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Omaha City Council approves $80 million TIF request for redevelopment at Crossroads
Crossroads project

Omaha City Council approves $80 million TIF request for redevelopment at Crossroads

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The Crossroads Mall near 72nd and Dodge Streets is being torn down to make way for a planned $553 million mixed-use shopping, dining and living campus.

New shops, offices, restaurants, apartments and entertainment venues could come to life at the former Crossroads Mall as early as late 2024.

The Omaha City Council on Tuesday voted 7-0 to approve an $80 million tax-increment financing request for the project, an award that should help developers deliver on a $553 million redevelopment vision at the site near 72nd and Dodge Streets.

KJ Crossroads Venture LLC, made up of Omaha-based Lockwood and Century development companies, also plans to include public plazas, artwork and about 4,000 parking spots.

“The Crossroads will become a commercial, residential, entertainment and leisure destination at the true crossroads of our city,” Mayor Jean Stothert said in remarks to the council.

The project’s $80 million TIF request had raised eyebrows among opponents, some of whom say the city has been too generous in granting the tax incentive that is meant to spur development in blighted areas.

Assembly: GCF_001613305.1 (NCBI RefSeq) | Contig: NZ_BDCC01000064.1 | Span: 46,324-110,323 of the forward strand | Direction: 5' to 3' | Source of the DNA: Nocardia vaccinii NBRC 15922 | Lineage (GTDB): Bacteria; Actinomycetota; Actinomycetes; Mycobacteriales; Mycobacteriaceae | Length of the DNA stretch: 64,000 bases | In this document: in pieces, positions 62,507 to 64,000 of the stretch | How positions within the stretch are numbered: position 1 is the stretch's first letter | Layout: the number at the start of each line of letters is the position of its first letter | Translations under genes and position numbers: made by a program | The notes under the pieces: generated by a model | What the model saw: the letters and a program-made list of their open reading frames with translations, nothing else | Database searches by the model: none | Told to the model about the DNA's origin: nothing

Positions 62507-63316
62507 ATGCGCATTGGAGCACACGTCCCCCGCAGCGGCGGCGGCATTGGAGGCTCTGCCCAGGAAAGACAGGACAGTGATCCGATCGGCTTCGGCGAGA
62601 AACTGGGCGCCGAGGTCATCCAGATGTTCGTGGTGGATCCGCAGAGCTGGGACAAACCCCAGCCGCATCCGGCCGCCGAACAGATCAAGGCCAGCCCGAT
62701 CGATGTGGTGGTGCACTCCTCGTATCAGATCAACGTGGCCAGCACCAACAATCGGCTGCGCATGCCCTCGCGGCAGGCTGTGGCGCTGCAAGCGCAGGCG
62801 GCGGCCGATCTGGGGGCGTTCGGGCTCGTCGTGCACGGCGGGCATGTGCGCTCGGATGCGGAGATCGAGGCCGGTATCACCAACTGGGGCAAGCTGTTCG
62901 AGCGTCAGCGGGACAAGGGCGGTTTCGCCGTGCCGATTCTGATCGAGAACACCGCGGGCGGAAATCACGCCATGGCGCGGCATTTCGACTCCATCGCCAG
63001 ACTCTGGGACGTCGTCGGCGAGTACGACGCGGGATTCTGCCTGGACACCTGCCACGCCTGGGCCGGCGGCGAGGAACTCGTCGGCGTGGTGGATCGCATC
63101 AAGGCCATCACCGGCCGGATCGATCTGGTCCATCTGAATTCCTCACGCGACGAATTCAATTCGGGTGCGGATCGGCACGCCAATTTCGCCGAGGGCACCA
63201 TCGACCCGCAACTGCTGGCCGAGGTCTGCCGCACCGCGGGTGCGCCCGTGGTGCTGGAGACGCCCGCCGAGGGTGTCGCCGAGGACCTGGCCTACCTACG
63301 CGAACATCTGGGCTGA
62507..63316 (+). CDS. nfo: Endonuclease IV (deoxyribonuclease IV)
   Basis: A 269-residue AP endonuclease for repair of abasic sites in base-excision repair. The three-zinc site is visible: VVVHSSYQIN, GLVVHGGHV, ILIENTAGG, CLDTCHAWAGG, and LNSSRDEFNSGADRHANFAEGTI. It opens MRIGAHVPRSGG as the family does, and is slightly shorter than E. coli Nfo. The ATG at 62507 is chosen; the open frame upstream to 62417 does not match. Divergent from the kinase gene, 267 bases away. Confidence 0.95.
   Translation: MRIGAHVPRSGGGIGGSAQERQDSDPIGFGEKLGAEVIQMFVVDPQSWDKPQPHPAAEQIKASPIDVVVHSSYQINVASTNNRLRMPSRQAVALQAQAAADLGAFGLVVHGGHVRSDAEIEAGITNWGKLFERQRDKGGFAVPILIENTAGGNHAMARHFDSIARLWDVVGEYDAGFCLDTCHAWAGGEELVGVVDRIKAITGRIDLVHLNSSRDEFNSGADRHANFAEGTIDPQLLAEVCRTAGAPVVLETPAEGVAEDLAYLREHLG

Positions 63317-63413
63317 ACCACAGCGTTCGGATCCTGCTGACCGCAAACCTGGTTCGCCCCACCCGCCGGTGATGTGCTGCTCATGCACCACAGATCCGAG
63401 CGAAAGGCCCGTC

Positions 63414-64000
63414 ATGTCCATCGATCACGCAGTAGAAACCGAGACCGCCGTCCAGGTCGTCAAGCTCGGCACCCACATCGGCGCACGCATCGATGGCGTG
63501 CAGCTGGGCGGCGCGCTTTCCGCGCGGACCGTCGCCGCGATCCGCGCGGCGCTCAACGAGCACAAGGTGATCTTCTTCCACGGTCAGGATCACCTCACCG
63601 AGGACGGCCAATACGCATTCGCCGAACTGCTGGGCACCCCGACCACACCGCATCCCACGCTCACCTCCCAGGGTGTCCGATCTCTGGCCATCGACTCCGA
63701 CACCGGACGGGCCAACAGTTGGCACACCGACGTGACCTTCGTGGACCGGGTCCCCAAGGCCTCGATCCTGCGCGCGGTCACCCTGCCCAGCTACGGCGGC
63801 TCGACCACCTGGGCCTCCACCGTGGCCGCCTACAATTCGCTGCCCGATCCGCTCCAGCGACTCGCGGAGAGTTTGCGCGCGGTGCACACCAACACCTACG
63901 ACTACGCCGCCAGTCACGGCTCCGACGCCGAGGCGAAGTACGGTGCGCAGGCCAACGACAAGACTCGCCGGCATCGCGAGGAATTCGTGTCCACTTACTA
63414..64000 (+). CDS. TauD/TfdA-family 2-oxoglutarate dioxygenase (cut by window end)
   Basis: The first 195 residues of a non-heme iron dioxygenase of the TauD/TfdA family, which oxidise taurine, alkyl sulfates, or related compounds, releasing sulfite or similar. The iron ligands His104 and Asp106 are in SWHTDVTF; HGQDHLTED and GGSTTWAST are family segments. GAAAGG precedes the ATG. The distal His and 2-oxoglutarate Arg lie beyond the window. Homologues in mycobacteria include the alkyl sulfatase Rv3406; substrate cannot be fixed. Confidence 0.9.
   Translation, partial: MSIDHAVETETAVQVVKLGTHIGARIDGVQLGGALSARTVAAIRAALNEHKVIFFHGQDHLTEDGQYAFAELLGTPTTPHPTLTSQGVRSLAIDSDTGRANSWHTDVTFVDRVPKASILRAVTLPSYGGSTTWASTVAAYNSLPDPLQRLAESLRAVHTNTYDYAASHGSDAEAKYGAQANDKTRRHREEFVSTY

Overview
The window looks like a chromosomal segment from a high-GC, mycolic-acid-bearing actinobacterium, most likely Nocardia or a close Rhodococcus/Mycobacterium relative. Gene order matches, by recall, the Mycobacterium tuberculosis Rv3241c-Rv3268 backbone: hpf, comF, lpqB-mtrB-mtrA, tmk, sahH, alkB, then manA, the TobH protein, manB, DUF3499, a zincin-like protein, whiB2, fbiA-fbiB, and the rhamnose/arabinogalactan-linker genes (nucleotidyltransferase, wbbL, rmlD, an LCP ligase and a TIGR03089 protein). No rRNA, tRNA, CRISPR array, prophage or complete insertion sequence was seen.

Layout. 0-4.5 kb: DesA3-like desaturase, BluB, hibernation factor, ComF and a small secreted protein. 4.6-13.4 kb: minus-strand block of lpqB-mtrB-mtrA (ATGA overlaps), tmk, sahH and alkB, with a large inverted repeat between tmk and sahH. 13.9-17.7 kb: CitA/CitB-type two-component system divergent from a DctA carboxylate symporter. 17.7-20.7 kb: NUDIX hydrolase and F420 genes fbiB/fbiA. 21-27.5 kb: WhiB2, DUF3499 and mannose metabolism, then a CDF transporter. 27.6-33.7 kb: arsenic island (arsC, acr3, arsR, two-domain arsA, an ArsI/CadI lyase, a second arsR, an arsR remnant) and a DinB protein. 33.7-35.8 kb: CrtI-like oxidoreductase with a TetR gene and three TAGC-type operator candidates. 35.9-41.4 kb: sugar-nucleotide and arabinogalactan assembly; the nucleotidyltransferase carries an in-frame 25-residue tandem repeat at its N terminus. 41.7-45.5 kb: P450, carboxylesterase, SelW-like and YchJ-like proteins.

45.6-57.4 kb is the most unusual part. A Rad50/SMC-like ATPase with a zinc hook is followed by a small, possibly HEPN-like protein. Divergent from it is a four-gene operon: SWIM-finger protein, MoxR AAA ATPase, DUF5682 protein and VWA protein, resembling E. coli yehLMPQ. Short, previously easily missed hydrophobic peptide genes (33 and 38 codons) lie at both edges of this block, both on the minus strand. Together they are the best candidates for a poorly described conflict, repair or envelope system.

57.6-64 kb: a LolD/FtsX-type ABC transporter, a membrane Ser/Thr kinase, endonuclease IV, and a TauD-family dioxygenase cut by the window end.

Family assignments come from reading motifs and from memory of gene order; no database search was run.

Under TIF, the developer of a city-approved project takes out a private loan to help cover some expenses. The loan is paid back, generally over a 15-year period, by using the increased property taxes that are generated on the new development. During the TIF period, the property owner continues to pay a portion of property taxes to local governments based on the valuation that existed before any improvements.

After the TIF loan is repaid, property taxes collected on the higher-value, improved property then start flowing to those local governments.

In the case of the Crossroads, a projected total of $121 million in property taxes on the new development will have been diverted to pay principal and interest on the $79.4 million loan. But after the loan is paid, local government entities would stand to gain an estimated $9.5 million a year in property tax revenue.

City officials and proponents contend that the projects that receive TIF — and the extra tax revenue from them — wouldn’t have occurred at all without the incentive.

Councilwoman Aimee Melton noted that if a project falls through, the risk is on the developer to pay back the loan, not the city. Projects like the Crossroads, that expand the city’s tax base, are how the city can continue to grow and drive down property taxes, she said.

“This is also going to spur development all around this area,” Melton said.

Sarah Johnson, one of a couple opponents who spoke Tuesday, said she’d like to see the city award TIF to projects that produce a benefit sooner, such as low-income housing developments.

“The people that are going to be working at this development aren’t even going to be able to live in the apartments that are next door,” Johnson said. “That seems problematic.”